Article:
Posted 11/11/2016 8:41pm by Judy Lessler.
Christmas Trees
American Red Cedar--Organic
 

The American Red Cedar is the traditional NC Christmas tree. When I was growing up, every family went out and cut one down for Christmas. Harland's Creek Farm will be delivering Christmas trees at the Saturday Market in December. Trees will be cut on Friday for delivery on the following Saturday. We will be taking orders starting on November 11, 2016.Come by,look at a sample, and place your order. Price is $25.00 per tree.   

Posted 5/10/2016 10:04am by Judy Lessler.

Escarole and endive (Chichorium endivia) are native to the East Indies, were brought to Egypt and known to the ancient Greeks and Romans. It was grown in England by the 1500s. It is in the same family as dandelions. A similar plant, Chichorium intybus, includes chicory and radicchio, is native to northern Europe.

I first became enamored with escarole after a visit to France in October 2012. Farmers markets were full of large escarole plants that sometimes weighed nearly a kilogram (2.2 lbs.).  It is a cool weather plant and grows better in a place like France where the weather is cool but not cold. We generally pick it much smaller than the French versions because of the heat of NC. Endive comes in two types, so called Belgian Endive or witloof  and is grown from roots that are stored in a root-cellar or cooler and then forced to produce leaves in the fall and early winter. I have never tried it because of the technical skill needed.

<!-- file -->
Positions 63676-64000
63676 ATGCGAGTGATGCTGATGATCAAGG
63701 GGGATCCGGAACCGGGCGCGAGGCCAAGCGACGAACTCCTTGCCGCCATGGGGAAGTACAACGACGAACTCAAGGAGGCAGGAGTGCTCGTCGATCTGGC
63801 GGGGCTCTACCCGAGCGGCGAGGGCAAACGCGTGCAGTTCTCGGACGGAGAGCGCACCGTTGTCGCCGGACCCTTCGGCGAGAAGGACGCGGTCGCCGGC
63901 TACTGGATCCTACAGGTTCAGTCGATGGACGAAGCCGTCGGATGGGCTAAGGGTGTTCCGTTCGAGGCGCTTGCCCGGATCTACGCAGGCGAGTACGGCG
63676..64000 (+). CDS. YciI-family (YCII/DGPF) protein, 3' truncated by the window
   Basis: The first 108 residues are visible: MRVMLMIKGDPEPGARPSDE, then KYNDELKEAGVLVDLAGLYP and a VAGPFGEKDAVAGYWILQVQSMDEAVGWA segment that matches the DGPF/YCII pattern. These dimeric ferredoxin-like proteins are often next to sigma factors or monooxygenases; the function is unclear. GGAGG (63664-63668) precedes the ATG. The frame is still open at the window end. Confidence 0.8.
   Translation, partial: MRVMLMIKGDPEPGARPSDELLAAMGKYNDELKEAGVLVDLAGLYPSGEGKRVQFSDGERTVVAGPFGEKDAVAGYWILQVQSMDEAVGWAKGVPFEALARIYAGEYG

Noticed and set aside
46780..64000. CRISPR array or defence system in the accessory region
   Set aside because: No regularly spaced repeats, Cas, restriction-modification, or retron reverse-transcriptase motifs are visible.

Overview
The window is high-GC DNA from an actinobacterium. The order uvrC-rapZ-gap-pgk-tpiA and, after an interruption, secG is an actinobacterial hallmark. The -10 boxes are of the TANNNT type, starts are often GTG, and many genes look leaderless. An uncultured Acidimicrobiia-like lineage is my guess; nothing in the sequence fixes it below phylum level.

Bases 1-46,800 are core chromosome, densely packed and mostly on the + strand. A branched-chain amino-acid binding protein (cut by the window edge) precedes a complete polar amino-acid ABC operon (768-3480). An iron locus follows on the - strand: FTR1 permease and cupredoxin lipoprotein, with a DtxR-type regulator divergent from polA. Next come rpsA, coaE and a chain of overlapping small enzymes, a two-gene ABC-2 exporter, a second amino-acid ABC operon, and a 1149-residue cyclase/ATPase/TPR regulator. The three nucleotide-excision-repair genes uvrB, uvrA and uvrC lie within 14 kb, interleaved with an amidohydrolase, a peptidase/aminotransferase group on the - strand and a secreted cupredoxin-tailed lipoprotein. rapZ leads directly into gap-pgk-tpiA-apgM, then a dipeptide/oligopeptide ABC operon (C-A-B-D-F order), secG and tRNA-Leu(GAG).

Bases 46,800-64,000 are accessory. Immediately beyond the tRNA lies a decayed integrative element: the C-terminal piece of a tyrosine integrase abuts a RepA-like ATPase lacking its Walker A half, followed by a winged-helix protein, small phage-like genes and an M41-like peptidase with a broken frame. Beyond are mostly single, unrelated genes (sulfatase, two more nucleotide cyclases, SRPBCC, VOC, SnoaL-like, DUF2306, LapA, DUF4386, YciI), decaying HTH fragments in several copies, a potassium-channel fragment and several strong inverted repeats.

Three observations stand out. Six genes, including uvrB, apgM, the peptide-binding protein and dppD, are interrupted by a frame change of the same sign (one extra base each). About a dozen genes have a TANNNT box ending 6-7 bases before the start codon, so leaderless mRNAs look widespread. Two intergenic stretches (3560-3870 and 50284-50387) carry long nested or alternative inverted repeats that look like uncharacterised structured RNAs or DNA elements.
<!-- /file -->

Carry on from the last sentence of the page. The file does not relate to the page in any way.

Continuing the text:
Frisࣾếe is a very frilly form of endive and is called Trés Fine Maraīchère in France. I have grown this and found it to be a good addition to salads.

Below is a picture of the type we grow.

 

 

https://s.graphiq.com/sites/default/files/5806/media/images/USDA_Escarole_4345265.jpg

Posted 4/29/2016 9:22am by Judy Lessler.

Farm News: The big news of 2016 is that HCF is now an LLC with multiple partners, Judy Lessler, Erasmo Flores, and Rene Rios. Rene’s wife, Clementine, and Erasmo’s wife, Yoli, are also working on the farm. It is wonderful to have other women on the farm. Below is a picture of the three HCF women in front of the salad mix patch; Yoli, Judy, and Clementine in that order. 

 

It has been a good year for planting, and we have lots and lots of greens in the field. Look forward to a bounty during the next 6 weeks. We have also started the summer plantings. Tomatoes, beans, and cucumbers are already in the ground. Our potatoes got frozen back three weeks ago; however, they are now growing well.  

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Where to buy our organic food

You can get our food by:

Visiting one of these local restaurants:

Pittsboro restaurants that have local food we love are: